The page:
- Amazon founder and CEO Jeff Bezos’ spending habits have long been called into question.
- Bezos drew attention for increasing his personal spending on his space tourism company, Blue Origin, to more than $1 billion next year.
- Bezos defended his decision and attributed the big splurge to his “vision” and independent thinking.
Personal finance is regarded as, well, personal. Free from a governing body and external sources, the average citizen is permitted, sometimes encouraged, to spend their money without regard to others.
However, this principle doesn’t extend to all, especially not to Amazon founder and CEO Jeff Bezos, who tops the list of the world’s richest billionaires.
Public opinion is such that the collective should have a say in how the world’s richest person spends his Forbes-estimated $150.4 billion fortune.
Bezos’ Commitment to Philanthropy vs. Buffett’s and Gates’
Among his fellow members in the billionaires club, Bezos’ commitment to philanthropy has been called ill-defined and even suspicious. He’s yet to add his name to The Giving Pledge, a campaign created by Bill and Melinda Gates and Warren Buffett, for the world’s wealthiest individuals to donate their money to charitable causes. Bezos’ recent announcement of a $2 billion fund, which will support nonprofits dedicated to serving homeless families and fund preschools in underserved communities, was criticized for being too scant relative to his fortune.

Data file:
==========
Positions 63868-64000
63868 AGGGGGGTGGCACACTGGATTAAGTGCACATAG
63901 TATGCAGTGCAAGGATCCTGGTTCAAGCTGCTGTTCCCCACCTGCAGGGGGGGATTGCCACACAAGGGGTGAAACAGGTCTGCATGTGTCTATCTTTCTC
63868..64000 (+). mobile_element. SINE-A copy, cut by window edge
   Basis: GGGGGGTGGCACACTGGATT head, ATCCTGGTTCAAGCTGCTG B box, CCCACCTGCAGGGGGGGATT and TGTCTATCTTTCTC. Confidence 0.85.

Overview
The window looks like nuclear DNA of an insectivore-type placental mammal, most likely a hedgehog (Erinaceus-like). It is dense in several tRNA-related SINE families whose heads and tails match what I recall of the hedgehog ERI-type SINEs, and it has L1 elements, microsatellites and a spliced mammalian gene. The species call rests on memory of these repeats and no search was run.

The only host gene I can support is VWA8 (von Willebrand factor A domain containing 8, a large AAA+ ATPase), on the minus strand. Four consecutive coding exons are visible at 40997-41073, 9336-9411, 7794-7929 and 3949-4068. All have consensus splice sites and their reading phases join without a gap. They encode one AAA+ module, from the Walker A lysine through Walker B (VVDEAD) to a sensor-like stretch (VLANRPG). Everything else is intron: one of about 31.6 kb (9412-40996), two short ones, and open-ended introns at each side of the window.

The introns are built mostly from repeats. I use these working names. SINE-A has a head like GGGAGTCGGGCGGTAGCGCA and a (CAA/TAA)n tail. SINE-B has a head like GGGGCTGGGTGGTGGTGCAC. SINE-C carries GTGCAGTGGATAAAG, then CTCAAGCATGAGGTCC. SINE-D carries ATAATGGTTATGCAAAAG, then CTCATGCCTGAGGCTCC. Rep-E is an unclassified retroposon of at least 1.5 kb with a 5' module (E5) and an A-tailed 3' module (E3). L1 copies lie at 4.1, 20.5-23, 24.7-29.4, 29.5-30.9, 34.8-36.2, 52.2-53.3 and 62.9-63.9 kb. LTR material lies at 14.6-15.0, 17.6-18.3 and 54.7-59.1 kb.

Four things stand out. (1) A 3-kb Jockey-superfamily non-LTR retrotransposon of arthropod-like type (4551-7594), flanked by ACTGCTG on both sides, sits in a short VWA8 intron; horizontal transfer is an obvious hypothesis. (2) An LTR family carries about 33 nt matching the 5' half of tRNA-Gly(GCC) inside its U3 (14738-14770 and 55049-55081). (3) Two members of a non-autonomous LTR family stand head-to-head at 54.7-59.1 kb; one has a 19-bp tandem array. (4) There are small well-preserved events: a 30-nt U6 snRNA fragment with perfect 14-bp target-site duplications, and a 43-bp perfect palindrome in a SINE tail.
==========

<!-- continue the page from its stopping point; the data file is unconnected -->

Perhaps adding fuel to the fire is that Bezos’ top-ranking spot on the richest-people list carries a whopping lead of more than $53 billion over runner-up Bill Gates’ estimated fortune.
Bezos’ Investment in Himself
Instead of philanthropic causes, Bezos invests his money back into his other company, Blue Origin. Dedicated to space travel and tourism, Blue Origin is the fully realized childhood dream of Bezos.
Bezos defended his spending habits to the audience at Wired’s 25th anniversary summit in San Francisco earlier this week after he announced that he’ll put “a little more” than $1 billion into Blue Origin next year. The fact that Bezos can effortlessly siphon off a billion dollars without feeling a pinch set off a wave of criticism on Twitter.
Bezos Defends His Spending
During the summit, Bezos defended his spending habits, which veer from those of his fellow billionaires, and declared, “You want risk-taking. You want people to have visions that most people won’t agree with. If you have a vision that everybody agrees with, you probably shouldn’t do it because someone else will do it first.” As well, Bezos claimed that “the real needle-movers are driven by being right when most of the world is wrong.”
He argued that governments are better off solving institutional problems like poverty, healthcare and education. “My Amazon stock is tiny compared to the resources of the U.S. federal government,” he said.
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